The last part of a SMART goal is that it is Time-lined. The other four parts of the acronym establish what the goal is, how it's going to be measured and a rough idea of how it's going to be achieved. The final part of the acronym requires a time-frame, or a time-line, for the goal to be achieved in. The time-line can be as simple as a date the goal is preferably achieved by, to a detailed outlining of what steps towards the goal should be taken or achieved by certain points in time. By giving a goal a time-line, tracking progress becomes easier, because there is a clear end point and this also contributes to increased motivation.

Other ways to be effective in achieving goals include building structure, reinforcing achievement, and setting micro-goals. Having a way of living that is generally well-structured and contains elements of routine means that when it comes to setting goals, there is already something in place that allows time to be allocated towards working on goals.

It is important to have positive rewards for achieving goals. For some, simply the knowledge that a goal has been achieved is enough, but for many something extra is beneficial. The simple thought of, “If I do this, then I get this,” is a major motivator for most people. For example, with reducing self-harming behaviours, it could be something like, “If I don't self-harm today, then I get to watch an episode of my favourite show.” The rewards are different for everybody, but it helps if they are tailored to the individual and ideally a reward should reflect the amount of effort put into achieving the goal. Providing positive rewards for achieving goals makes it easier to set new goals and work towards them.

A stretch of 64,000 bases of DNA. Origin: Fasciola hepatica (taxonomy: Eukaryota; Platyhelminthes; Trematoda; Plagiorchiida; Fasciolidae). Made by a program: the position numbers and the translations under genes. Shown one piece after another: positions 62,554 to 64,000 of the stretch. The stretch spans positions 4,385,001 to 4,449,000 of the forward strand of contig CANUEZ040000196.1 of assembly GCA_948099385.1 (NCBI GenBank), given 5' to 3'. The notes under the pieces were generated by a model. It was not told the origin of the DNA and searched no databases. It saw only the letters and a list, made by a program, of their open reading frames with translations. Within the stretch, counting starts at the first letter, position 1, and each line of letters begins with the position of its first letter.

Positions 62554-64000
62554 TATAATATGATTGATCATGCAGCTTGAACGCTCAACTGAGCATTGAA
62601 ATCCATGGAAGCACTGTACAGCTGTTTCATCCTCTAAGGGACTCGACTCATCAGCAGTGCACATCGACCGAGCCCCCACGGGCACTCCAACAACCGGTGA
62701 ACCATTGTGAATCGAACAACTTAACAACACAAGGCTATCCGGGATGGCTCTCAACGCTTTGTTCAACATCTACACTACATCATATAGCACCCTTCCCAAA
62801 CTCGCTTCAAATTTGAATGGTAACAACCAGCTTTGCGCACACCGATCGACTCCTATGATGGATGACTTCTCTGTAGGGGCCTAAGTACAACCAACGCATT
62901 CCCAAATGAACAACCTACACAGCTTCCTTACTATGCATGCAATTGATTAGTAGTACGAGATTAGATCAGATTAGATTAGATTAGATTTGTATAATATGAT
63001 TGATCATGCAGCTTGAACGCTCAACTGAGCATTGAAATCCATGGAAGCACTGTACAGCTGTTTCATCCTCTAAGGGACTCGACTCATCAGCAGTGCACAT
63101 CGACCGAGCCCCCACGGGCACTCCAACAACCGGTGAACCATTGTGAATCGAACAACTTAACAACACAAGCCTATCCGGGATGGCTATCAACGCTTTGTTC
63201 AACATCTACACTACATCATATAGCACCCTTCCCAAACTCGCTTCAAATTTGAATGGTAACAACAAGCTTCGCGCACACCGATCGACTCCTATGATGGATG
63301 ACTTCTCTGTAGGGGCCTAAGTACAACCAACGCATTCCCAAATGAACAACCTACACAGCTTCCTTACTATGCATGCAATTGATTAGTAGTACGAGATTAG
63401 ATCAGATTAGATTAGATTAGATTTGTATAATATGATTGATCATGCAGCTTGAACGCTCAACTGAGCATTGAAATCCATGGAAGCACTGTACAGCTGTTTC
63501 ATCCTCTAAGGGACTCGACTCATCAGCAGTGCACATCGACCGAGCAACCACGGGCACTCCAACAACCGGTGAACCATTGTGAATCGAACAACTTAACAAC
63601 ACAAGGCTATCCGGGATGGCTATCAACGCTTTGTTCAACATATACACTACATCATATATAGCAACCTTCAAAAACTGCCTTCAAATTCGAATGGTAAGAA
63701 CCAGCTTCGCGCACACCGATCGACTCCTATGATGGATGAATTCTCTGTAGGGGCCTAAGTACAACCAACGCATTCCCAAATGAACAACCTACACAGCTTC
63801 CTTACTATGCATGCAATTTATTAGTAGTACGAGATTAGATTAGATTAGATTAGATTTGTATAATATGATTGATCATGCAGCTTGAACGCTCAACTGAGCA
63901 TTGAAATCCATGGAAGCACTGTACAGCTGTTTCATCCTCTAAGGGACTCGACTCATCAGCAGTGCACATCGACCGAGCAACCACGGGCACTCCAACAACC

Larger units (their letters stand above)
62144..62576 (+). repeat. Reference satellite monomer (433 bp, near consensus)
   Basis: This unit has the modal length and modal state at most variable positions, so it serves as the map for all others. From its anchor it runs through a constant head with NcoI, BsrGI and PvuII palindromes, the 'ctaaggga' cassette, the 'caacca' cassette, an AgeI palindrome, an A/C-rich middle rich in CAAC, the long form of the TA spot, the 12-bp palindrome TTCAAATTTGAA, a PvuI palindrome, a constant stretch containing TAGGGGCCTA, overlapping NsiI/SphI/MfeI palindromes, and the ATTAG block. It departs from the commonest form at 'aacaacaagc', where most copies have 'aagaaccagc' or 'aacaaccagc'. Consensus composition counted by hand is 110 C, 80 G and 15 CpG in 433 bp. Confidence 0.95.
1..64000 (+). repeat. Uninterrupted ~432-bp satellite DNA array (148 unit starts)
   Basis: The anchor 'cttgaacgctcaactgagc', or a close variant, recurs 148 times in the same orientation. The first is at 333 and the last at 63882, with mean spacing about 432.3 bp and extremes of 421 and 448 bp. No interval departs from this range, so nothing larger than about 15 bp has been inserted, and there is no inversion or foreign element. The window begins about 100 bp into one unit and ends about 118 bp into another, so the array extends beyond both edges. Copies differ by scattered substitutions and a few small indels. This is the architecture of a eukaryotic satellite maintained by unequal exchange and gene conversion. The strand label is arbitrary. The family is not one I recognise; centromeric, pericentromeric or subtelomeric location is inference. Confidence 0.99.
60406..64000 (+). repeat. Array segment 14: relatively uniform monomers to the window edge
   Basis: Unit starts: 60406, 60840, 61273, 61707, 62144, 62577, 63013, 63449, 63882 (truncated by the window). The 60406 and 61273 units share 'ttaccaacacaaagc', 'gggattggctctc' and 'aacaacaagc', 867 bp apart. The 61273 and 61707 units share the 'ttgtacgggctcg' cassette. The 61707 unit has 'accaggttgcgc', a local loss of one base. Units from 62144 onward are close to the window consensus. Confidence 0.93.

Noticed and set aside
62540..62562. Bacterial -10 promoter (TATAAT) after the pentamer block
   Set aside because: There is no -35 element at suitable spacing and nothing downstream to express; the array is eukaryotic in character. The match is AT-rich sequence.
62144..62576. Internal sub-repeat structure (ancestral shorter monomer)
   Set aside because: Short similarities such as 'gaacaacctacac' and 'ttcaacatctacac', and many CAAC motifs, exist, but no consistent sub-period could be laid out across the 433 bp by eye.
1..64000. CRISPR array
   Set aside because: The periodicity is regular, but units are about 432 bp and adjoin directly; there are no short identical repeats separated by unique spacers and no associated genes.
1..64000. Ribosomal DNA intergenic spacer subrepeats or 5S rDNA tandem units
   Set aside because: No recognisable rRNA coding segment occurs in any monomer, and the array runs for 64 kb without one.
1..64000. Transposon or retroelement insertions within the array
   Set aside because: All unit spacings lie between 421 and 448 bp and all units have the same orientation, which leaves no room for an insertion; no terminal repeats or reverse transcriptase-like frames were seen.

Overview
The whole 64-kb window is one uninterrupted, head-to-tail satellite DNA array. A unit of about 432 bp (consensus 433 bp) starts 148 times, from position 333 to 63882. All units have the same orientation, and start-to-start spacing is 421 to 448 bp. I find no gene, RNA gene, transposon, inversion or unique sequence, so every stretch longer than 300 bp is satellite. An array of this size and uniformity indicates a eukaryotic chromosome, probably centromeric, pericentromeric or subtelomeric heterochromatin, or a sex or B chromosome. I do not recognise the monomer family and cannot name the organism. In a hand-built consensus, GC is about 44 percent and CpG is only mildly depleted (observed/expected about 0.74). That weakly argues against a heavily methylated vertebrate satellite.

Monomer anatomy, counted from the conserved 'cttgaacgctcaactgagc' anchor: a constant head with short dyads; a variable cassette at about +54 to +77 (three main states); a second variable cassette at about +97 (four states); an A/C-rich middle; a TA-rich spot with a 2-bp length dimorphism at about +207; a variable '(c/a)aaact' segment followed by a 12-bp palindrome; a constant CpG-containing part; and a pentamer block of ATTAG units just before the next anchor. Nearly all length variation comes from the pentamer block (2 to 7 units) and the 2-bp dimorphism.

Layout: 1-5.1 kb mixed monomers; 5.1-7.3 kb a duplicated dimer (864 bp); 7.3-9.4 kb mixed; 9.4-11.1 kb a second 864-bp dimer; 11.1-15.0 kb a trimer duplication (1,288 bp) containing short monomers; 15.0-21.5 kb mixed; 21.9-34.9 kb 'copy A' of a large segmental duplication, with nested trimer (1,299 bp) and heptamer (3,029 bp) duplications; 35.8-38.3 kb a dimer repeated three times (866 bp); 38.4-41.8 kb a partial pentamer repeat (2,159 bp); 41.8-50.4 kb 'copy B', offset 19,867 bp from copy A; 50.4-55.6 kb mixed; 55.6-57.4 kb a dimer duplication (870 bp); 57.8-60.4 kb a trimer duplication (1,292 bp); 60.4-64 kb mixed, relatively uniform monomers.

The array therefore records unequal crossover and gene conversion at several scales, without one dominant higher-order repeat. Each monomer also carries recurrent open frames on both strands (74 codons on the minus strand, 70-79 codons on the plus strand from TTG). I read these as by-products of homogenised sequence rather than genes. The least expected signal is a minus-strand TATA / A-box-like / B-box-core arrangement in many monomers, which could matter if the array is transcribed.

If a goal seems too big, even though it has been defined as achievable and realistic, then setting micro-goals can be of benefit. Setting micro-goals involves taking a part of the goal, and breaking it down to its absolute minimum. For example, if the goal was to brush teeth for two minutes twice a day, and that seemed impossible, then it could be broken down to standing in front of the bathroom mirror for a minute twice a day. Simply by the process of knowing that something is being done towards the goal, the actual act of achieving the goal becomes simpler. With this example, it is quite possible that simply by being in the bathroom, near the mirror, the decision to brush teeth anyway – in very much an “oh well I'm here already” way – is likely to be made on at least half of the occasions, leading to an increase in both goal-directed behaviour, and actions that contribute to the achievement of the goal itself.

Having goals and things to work towards is an important part of people's lives. Sometimes it is hard to think of long-term goals to work towards, in which case it is a good idea to set smaller, short-term goals to still provide a feeling of purpose whilst trying to figure out what those bigger, long-term goals might be. Sometimes just the process of achieving a goal can let a person know if that sort of goal is important to them or not.

Goal-oriented behaviour is an innate part of being human. For a long time, the general goal of being human was to create more humans, whereas in the modern world, there is much more variety in the goals available to be worked towards and achieved. Not only is achieving goals incredibly fun and rewarding, but it can also increase your self-confidence as you become more aware of your abilities through accomplishing your goals.